High stock removal is a technological process with the goal of removing large amounts of material. The quantity of material which can be removed by a specific process depends on the material properties and the machining tool used.
The stock removal rate is largely a function of the material's properties. This is expressed as the machinability of a material: the ease or difficulty of machining a particular material. The machinability of materials varies greatly; for instance, aluminium and magnesium have high machinability compared to titanium and other special metals.
One way of quantifying the machinability of a material is to measure specific energy (e): this is the amount of energy required to cut a given volume of work material (kWh/mm3), and varies with material properties.
New materials are continuously developed to address the extreme demands of market segments such as petrochemical and aerospace. Metallurgical advances have produced a wide range of high-performance materials (e.g. titanium and high-nickel alloys), but a consequence of their attractive properties is often that they are difficult to machine.
The specific cutting energy needed for ‘difficult to machine’ materials can be extremely high. Especially in high stock removal applications, there are problems with thermal load in the work material. An increase of the work material temperature can lead to deterioration of the work material surface integrity, resulting in metallurgical damages like micro-cracks, residual stresses and work hardening. Excessive heat also dramatically shortens tool life.
The energy required to remove large amounts of material depends on the properties of the working material (specific energy) as well as the technological process used.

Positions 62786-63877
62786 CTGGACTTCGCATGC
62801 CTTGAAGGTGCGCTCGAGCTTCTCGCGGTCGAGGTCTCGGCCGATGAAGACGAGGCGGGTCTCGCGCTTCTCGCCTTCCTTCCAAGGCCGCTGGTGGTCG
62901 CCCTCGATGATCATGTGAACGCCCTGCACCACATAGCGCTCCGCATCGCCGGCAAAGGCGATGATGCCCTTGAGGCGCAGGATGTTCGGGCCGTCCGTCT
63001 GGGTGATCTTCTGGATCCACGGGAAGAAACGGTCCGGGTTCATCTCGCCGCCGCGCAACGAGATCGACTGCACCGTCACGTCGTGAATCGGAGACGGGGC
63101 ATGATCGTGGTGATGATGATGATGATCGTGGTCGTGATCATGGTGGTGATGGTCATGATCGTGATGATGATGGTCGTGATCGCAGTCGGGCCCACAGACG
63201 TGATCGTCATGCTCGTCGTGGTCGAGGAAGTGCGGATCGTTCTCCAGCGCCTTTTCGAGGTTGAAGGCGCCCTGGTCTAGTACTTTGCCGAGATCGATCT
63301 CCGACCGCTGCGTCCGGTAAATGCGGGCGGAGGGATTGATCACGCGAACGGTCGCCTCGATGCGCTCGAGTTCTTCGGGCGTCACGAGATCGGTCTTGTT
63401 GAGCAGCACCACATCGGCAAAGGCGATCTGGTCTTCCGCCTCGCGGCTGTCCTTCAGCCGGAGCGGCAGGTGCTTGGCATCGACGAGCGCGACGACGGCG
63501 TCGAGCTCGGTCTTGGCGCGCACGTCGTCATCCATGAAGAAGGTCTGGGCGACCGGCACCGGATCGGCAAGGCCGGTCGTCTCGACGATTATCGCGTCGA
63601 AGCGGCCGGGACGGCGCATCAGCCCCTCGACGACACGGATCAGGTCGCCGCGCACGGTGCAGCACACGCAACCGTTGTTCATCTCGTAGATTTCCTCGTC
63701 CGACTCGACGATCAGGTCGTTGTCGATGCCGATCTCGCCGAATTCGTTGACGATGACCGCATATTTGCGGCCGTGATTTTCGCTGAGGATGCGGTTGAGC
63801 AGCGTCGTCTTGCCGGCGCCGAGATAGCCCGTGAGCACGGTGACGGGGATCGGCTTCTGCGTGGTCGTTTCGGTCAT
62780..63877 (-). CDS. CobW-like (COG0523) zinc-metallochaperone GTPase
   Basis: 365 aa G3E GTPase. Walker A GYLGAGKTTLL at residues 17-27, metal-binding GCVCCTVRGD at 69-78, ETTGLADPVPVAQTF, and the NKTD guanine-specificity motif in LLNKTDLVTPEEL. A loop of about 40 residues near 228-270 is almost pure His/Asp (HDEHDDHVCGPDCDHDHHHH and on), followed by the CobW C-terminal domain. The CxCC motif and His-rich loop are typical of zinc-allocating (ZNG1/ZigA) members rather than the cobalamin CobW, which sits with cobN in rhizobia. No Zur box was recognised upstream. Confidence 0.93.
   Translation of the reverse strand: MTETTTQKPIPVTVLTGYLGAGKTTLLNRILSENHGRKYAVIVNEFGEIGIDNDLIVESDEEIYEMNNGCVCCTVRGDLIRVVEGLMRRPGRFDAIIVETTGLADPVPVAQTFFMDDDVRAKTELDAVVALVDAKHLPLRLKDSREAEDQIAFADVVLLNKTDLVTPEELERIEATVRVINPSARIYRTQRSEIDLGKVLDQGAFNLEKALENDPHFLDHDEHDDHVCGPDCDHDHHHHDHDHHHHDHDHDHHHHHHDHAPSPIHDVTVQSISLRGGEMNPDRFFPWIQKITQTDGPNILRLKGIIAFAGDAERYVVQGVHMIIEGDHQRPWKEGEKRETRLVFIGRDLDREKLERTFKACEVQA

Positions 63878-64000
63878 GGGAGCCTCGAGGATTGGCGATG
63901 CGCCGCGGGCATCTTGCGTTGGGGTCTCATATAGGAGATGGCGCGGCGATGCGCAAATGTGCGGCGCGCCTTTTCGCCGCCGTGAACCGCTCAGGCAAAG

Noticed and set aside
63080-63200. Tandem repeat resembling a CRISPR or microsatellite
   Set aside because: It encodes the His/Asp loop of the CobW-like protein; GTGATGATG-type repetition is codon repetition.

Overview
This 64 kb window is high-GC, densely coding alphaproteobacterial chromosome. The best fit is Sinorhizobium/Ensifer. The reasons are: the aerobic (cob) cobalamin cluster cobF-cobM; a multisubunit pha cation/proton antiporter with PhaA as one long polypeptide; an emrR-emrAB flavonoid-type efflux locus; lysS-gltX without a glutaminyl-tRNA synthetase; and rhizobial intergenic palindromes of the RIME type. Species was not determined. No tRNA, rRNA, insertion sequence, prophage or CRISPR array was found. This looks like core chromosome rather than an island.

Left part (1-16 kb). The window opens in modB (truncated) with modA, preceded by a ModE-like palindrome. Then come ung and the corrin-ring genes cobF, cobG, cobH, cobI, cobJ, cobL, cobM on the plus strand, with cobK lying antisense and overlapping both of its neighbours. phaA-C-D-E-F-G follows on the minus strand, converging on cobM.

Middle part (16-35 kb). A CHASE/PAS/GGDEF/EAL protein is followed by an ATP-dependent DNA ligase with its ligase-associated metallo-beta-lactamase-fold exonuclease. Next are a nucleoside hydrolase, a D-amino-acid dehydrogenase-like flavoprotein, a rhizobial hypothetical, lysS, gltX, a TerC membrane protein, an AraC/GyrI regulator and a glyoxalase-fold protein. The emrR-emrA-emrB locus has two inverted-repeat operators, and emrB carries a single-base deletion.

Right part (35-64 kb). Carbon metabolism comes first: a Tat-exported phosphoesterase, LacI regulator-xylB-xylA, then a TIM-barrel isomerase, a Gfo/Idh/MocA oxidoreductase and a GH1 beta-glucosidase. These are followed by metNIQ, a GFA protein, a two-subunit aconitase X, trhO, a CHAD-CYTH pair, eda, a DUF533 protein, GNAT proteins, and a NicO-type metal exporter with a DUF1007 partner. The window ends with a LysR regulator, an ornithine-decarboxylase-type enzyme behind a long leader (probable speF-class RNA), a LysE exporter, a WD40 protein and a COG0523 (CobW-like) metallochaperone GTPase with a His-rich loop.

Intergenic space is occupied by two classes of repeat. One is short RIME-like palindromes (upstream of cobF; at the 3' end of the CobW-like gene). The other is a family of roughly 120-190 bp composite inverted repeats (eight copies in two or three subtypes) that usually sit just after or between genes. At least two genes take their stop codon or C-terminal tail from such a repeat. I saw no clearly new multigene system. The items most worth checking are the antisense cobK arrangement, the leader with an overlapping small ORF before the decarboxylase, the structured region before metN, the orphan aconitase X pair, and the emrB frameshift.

Several technologies are capable of removing substantial amounts of material. Among them are: sawing, turning, broaching, milling and grinding. Turning and milling are the most popular machining technologies; turning is mainly used for round products (though a specialized variant called whirling can modulate the turning axis to produce non-round shapes), whereas milling has a broad range of applications. Certain ‘difficult to machine’ materials like titanium, stainless steels, and exotic high-nickel alloys can be challenging to process when high stock removal is the goal, due to local heat generation at the cutting edge and the difficulty in removing it. These challenges can be mitigated, however, by strategies such as high-volume flood coolant, specialized cutting tool geometries, optimized speed and feed settings, and tool coatings like AlTiCN which tend to divert heat into the chip, away from the cutting tool.
Traditionally bonded abrasives are used for stock removal. To remove substantial amounts of material in a grinding process, vertical segment grinders are used. These machines work with a rotating disc with abrasive segments, against which the work material is pressed with the aid of a rotating or reciprocating table. These technologies require significantly greater power than other grinding methods, up to 450 hp (340 kW). Some major manufactures of these machines are Blanchard, Mattison, Göckel and Reform.
Grinding with coated abrasives has recently become a viable alternative for high stock removal through developments in machine tool and grinding belt technology.
Belt grinding with coated abrasives can be an attractive process because the large surface area of the recirculating belt tends to carry away heat and prevent local hot spots. The productivity of this technology is, in many cases, three times that of rotary or reciprocating vertical grinders. As a result, belt grinding is replacing traditional grinding technologies in the field of the specialty metal processing.